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PLoS One. 2016 Oct 7;11(10):e0160492. doi: 10.1371/journal.pone.0160492. eCollection 2016.

Trajectories of Risk for Specific Readmission Diagnoses after Hospitalization for Heart Failure, Acute Myocardial Infarction, or Pneumonia.

Author information

1
Section of Cardiovascular Medicine, Department of Internal Medicine, Yale School of Medicine, New Haven, CT, United States of America.
2
Center for Outcomes Research and Evaluation, Yale-New Haven Hospital, New Haven, CT, United States of America.
3
Department of Health Policy and Management, Yale School of Public Health, New Haven, CT, United States of America.
4
Robert Wood Johnson Foundation Clinical Scholars Program, Department of Internal Medicine, Yale School of Medicine, New Haven, CT, United States of America.

Abstract

BACKGROUND:

The risk of rehospitalization is elevated in the immediate post-discharge period and declines over time. It is not known if the extent and timing of risk vary across readmission diagnoses, suggesting that recovery and vulnerability after discharge differ by physiologic system.

OBJECTIVE:

We compared risk trajectories for major readmission diagnoses in the year after discharge among all Medicare fee-for-service beneficiaries hospitalized with heart failure (HF), acute myocardial infarction (AMI), or pneumonia from 2008-2010.

METHODS:

We estimated the daily risk of rehospitalization for 12 major readmission diagnostic categories after accounting for the competing risk of death after discharge. For each diagnostic category, we identified (1) the time required for readmission risk to peak and then decline 50% from maximum values after discharge; (2) the time required for readmission risk to approach plateau periods of minimal day-to-day change; and (3) the extent to which hospitalization risks are higher among patients recently discharged from the hospital compared with the general elderly population.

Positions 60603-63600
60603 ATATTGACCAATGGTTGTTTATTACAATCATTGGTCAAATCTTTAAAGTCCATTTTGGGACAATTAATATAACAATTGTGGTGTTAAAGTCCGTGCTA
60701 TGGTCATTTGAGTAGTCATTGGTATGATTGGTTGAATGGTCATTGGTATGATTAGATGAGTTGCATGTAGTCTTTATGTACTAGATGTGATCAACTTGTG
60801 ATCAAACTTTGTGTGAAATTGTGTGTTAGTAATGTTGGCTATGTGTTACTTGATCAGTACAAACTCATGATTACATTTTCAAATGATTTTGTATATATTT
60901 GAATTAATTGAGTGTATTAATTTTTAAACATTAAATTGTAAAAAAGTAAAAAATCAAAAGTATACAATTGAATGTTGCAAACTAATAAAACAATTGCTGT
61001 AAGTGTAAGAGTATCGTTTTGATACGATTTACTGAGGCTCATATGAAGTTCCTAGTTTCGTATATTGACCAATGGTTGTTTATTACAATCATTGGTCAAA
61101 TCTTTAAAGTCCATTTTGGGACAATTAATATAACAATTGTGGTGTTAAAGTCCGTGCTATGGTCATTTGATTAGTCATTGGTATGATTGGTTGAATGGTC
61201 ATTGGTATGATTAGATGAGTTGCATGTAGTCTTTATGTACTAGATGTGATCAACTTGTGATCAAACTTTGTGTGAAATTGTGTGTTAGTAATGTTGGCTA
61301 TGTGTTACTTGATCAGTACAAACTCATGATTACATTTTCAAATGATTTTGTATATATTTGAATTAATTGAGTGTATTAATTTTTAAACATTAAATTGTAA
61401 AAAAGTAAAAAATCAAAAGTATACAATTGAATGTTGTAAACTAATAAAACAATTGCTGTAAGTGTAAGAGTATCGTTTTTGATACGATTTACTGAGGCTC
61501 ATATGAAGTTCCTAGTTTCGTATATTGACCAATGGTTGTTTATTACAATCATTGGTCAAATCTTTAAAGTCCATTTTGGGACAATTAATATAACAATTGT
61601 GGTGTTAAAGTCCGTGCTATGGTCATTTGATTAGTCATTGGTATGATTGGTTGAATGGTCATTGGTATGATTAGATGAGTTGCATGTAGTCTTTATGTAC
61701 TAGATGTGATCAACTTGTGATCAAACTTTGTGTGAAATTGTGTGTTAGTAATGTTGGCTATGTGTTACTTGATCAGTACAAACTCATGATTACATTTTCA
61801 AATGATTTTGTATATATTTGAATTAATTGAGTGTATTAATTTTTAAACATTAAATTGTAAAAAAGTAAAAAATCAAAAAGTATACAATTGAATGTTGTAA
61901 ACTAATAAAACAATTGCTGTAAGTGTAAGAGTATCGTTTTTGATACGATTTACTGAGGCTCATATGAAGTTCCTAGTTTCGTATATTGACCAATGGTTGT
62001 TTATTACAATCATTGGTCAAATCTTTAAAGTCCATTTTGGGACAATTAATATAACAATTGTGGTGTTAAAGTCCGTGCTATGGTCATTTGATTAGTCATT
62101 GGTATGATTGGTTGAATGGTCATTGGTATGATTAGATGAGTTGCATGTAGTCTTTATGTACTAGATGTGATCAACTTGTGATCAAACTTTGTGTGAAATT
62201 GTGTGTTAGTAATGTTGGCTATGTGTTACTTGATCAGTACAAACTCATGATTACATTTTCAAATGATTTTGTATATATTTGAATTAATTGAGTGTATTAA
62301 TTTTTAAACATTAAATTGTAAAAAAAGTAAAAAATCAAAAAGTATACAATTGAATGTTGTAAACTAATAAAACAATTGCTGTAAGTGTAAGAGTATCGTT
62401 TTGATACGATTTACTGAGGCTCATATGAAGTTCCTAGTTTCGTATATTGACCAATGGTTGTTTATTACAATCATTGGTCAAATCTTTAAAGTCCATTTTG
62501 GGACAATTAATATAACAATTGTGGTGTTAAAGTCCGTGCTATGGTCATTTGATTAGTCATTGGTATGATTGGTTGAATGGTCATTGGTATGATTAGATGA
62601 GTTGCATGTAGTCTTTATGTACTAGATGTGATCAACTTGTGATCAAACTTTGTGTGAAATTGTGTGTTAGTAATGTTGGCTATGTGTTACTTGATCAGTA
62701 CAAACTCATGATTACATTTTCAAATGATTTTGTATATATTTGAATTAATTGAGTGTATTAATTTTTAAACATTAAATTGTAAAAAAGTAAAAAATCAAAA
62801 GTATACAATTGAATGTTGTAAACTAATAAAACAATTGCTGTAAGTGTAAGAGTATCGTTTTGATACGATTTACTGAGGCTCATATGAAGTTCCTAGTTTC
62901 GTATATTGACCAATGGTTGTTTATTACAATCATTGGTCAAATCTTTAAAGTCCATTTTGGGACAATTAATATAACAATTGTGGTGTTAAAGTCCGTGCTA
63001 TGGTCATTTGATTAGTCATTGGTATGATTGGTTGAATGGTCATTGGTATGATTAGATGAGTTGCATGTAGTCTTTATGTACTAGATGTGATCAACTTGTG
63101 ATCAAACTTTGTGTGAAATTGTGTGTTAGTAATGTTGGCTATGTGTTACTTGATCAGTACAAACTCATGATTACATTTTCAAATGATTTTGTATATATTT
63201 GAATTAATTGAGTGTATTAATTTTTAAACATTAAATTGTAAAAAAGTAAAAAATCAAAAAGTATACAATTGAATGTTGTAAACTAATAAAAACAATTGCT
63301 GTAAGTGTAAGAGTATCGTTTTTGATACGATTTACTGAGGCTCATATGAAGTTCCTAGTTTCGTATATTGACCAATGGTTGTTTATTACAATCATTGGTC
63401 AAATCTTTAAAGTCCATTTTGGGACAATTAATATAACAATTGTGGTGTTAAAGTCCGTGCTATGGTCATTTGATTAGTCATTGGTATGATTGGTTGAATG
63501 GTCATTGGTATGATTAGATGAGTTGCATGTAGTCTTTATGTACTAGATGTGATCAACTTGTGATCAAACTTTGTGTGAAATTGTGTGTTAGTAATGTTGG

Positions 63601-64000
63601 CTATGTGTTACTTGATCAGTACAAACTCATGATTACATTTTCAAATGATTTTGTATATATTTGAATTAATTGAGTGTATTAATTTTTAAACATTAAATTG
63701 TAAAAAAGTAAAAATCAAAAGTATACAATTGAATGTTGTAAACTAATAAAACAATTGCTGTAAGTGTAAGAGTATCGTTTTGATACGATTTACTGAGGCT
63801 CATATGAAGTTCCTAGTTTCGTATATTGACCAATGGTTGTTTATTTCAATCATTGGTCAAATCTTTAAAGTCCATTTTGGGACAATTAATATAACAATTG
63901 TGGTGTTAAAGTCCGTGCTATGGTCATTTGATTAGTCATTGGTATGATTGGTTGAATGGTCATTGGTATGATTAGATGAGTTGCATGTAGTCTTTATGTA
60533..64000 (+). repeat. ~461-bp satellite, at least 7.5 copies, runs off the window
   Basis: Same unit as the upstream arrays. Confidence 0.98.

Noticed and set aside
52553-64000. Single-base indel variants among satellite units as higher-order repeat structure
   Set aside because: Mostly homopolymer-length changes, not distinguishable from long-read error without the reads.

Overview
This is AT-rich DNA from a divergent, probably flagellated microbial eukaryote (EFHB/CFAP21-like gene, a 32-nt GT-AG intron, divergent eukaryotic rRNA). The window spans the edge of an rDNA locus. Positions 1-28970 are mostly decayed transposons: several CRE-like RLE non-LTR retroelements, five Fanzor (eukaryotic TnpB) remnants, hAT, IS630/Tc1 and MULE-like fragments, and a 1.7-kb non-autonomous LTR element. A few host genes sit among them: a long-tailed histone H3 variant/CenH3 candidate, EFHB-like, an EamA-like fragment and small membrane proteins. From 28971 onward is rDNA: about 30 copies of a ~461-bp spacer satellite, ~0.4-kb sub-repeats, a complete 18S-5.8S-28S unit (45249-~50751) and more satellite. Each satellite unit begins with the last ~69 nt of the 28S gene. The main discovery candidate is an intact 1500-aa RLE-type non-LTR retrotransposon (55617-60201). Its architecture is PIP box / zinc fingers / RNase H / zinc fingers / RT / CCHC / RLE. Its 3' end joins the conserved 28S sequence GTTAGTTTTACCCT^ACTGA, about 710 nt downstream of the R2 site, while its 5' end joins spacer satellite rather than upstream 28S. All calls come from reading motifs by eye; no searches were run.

RESULTS:

Among >3,000,000 hospitalizations, the yearly rate of rehospitalization was 67.0%, 49.5%, and 55.3% after hospitalization for HF, AMI, and pneumonia, respectively. The extent and timing of risk varied by readmission diagnosis and initial admitting condition. Risk of readmission for gastrointestinal bleeding/anemia peaked particularly late after hospital discharge, occurring 10, 6, and 7 days after hospitalization for HF, AMI, and pneumonia, respectively. Risk of readmission for trauma/injury declined particularly slowly, requiring 38, 20, and 38 days to decline by 50% after hospitalization for HF, AMI, and pneumonia, respectively.

CONCLUSIONS:

Patterns of vulnerability to different conditions that cause rehospitalization vary by time after hospital discharge. This finding suggests that recovery of various physiologic systems occurs at different rates and that post-discharge interventions to minimize vulnerability to specific conditions should be tailored to their underlying risks.

PMID:
27716841
PMCID:
PMC5055318
DOI:
10.1371/journal.pone.0160492
[Indexed for MEDLINE]
Free PMC Article

Conflict of interest statement

The authors have read the journal's policy and the authors of this manuscript have the following competing interests: Dr. Krumholz chairs a cardiac scientific advisory board for United Health and is the recipient of research agreements from Medtronic and from Johnson & Johnson (Janssen), through Yale University, to develop methods of clinical trial data sharing. Drs Krumholz and Dharmarajan work under contract to the Centers for Medicare & Medicaid Services to develop and maintain hospital performance measures. Dr. Dharmarajan serves on a scientific advisory board for Clover Health. This does not alter our adherence to PLOS ONE policies on sharing data and materials.

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